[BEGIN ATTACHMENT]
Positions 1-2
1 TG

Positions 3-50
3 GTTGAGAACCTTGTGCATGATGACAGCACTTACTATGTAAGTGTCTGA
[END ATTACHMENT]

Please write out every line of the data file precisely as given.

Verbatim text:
Positions 1-2
1 TG

Positions 3-50
3 GTTGAGAACCTTGTGCATGATGACAGCACTTACTATGTAAGTGTCTGA